By SAW YAN NAING Monday, September 28, 2009
Burmese opposition leader Aung San Suu Kyi has sent a letter to junta chief Snr-Gen Than Shwe seeking permission to meet Western and Australian ambassadors to Burma to discuss a possible end to sanctions.
According to a copy of the letter obtained by The Irrawaddy on Monday, Suu Kyi said she wants to cooperate with the Burmese regime to achieve an end to sanctions by the United States and other Western countries. She told Than Shwe she wanted to hear the opinions of these countries through their ambassadors based in Burma.
Suu Kyi also requested a meeting with senior members of her National League for Democracy (NLD) in order to negotiate an agreement for an end to sanctions.
Suu Kyi’s letter comes two days after US Secretary of State Hillary Clinton announced plans for a major US policy shift that will include engaging with Burma’s military junta as part of an effort to promote political reform in the country. Suu Kyi also has welcomed the US move.
The US has traditionally been Burma’s strongest critic, applying political and economic sanctions against the junta. But President Barack Obama’s administration says it is reviewing US policy toward the Burmese junta, which welcomed visiting US Senator Jim Webb at an unprecedented meeting with Than Shwe last month.
Bertil Lintner, a Swedish journalist who has written several books on Burma, commented on the latest development: “It seems to me that Burma’s close relations with China, not the lack of democracy, is the US’s main concern.”
Since the “war on terror” was launched in 2001, the US has neglected to counter the spread of China’s influence globally, according to Lintner.
“Now, in the eleventh hour, it’s waking up, so it has begun to ‘engage’ regimes such as the one in Burma. At the same time, however, the US cannot ignore its stated commitment to democracy.
“This is going to be a severe dilemma when Washington wakes up to the fact that the Burmese junta has no intention to move towards any kind of real democracy.”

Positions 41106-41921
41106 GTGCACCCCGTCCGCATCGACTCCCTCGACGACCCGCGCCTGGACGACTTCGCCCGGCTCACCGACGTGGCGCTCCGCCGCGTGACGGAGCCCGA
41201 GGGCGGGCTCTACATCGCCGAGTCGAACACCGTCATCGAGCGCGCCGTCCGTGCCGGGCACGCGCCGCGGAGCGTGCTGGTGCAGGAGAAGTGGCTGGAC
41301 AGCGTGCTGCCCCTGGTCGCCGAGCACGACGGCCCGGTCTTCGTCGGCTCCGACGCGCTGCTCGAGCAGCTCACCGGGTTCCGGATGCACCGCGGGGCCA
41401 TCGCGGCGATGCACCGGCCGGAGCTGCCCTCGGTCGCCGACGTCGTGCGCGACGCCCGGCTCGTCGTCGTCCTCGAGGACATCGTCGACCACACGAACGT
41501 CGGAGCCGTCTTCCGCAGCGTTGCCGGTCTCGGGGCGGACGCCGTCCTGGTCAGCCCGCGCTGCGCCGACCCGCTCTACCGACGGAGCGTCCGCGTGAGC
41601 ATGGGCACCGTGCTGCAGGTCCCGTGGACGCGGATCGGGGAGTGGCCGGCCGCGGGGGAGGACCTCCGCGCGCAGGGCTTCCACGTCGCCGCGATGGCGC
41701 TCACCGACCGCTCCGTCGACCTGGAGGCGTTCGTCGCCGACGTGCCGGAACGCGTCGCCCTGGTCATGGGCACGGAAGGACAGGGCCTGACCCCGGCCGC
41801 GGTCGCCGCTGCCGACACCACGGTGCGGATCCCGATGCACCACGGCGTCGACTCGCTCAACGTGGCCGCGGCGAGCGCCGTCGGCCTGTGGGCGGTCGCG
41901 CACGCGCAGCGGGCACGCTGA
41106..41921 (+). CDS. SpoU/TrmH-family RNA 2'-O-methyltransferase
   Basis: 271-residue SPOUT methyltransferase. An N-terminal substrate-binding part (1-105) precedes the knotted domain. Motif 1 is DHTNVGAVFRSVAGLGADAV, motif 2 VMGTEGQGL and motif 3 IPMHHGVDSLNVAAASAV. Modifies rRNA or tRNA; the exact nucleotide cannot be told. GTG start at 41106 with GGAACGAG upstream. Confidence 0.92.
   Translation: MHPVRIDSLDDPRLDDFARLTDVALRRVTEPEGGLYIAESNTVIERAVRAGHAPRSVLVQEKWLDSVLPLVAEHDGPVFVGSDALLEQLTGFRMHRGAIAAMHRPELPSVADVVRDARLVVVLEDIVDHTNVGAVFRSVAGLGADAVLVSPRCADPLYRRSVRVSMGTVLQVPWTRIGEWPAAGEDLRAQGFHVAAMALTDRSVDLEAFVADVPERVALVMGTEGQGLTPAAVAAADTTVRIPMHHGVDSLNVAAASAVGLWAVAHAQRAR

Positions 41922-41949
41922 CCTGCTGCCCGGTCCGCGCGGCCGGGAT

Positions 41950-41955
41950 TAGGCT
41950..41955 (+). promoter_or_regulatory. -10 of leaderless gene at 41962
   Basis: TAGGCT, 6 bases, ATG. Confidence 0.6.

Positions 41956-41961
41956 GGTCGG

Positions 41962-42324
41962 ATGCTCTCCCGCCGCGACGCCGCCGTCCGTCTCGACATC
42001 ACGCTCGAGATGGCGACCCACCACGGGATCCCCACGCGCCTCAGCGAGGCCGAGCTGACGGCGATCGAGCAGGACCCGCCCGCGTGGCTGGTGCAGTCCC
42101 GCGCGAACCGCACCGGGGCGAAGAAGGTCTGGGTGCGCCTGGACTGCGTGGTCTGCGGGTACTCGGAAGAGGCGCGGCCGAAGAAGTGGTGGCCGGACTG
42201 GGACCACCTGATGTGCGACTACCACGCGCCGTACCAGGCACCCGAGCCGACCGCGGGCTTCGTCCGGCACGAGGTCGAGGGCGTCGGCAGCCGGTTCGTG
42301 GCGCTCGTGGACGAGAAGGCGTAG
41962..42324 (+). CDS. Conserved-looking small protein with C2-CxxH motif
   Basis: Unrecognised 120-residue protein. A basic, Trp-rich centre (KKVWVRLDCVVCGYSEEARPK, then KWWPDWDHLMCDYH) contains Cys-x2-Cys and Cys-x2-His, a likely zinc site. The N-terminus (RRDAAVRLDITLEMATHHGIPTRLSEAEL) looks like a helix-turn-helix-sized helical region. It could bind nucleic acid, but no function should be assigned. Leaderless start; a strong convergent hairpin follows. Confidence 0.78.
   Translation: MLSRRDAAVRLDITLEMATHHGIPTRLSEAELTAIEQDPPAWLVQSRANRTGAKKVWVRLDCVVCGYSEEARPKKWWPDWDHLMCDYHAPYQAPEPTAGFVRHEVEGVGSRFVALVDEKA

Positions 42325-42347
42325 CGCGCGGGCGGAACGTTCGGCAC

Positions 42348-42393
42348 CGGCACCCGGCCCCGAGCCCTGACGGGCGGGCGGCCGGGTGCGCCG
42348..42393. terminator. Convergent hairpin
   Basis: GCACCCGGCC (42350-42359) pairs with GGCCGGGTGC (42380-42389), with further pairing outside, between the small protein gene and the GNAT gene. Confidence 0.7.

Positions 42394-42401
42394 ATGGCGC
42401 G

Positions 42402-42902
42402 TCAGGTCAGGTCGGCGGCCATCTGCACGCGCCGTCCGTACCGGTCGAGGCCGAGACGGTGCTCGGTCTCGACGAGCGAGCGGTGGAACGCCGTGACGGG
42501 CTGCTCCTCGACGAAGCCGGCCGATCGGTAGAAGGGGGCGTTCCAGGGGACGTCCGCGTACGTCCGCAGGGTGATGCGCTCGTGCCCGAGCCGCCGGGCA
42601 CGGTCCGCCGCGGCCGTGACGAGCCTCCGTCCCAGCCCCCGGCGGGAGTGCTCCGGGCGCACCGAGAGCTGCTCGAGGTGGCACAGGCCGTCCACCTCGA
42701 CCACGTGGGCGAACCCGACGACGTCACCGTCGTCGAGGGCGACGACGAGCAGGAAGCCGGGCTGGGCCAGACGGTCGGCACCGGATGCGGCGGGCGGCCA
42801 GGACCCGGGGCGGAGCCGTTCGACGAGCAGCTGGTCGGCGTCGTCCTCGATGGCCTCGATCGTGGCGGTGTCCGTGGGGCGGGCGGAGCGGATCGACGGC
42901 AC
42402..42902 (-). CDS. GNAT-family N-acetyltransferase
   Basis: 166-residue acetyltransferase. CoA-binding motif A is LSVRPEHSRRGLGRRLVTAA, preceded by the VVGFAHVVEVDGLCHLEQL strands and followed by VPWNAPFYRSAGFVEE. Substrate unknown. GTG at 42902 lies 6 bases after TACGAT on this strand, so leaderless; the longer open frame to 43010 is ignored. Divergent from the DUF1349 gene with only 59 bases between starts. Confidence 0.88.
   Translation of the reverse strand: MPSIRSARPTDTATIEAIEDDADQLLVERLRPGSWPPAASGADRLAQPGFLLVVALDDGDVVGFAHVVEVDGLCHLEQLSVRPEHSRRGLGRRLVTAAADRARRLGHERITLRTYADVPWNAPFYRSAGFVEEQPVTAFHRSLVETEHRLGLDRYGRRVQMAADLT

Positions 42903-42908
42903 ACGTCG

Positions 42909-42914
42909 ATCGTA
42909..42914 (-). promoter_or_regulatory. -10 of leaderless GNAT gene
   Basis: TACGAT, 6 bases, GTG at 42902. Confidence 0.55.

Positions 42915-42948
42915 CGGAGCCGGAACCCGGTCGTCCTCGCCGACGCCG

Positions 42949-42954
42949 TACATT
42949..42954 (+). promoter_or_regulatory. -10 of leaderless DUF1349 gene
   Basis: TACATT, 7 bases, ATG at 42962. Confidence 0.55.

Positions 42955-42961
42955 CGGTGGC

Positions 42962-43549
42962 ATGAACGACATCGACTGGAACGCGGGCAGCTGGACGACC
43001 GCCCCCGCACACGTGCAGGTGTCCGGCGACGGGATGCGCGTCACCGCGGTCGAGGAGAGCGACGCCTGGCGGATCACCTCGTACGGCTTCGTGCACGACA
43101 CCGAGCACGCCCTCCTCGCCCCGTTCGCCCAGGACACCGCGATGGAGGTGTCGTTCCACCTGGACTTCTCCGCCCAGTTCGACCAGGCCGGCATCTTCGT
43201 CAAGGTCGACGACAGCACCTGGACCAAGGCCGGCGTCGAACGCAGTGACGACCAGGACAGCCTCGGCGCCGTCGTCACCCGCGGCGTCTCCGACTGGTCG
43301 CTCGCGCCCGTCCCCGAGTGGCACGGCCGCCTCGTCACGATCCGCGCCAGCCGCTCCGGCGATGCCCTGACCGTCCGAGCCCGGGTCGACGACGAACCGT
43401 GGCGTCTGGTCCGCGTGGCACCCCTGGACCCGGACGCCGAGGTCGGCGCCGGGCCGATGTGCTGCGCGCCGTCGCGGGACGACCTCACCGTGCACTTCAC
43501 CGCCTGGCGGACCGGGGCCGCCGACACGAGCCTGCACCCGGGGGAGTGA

Meanwhile, the NLD released a statement on Sunday demanding the reopening of the functions of its political campaigns, which have been banned by the regime for the last six years. The ban was unlawful, the NLD said.
The NLD call came on the 21st anniversary of the party on Sunday. More than 200 NLD members and diplomat guests celebrated the occasion at the party headquarters in Rangoon.
Despite being an official political party, the NLD has faced continual regime harassment and the arrest and imprisonment of several key members, NLD chairman Aung Shwe said.
UN Urges Asean to Get Tougher on Burma
By WILL WEISSERT / AP WRITER
UNITED NATIONS — Secretary-General Ban Ki-moon urged a ministerial meeting of Southeast Asian nations late Saturday to take a tougher line with fellow member BUrma in hopes its military junta will free political prisoners and hold fair elections.
Ban said it is in the best interest of the rest of the 10-member Association of Southeast Asian Nations to lean on Burma to free political prisoners, including democracy leader Aung San Suu Kyi.
The 64-year-old Nobel Peace laureate has been in detention for 14 of the last 20 years, since leading a pro-democracy uprising that was crushed by Burmese military junta.
Asean members generally refrain from criticizing one another, however.
“Our collective interest is to find ways to encourage Myanmar [Burma] to free Aung San Suu Kyi and all other political prisoners, start a genuine political dialogue and create conditions conducive to credible elections,” Ban said.
Last week, Burma’s ruling junta released at least 25 political detainees as part of an amnesty, but that figure was believed to be only about 1 percent of all political inmates being held. Authorities want the former prisoners to participate in next year’s vote.
Ban called the amnesty “a step in the right direction (that) falls short of expectations” and said next year’s election has to be credible.
“Next year will be critical,” he said.
“Myanmar has an opportunity to demonstrate to its people and to the international community its clear commitment to an inclusive political transition,” Ban said. “It is an opportunity Myanmar should not miss.”
“Asean countries have an important role to play in this effort — first and foremost to ensure the well-being of the people of Myanmar, but also in the wider interest of peace and security in the region,” he said.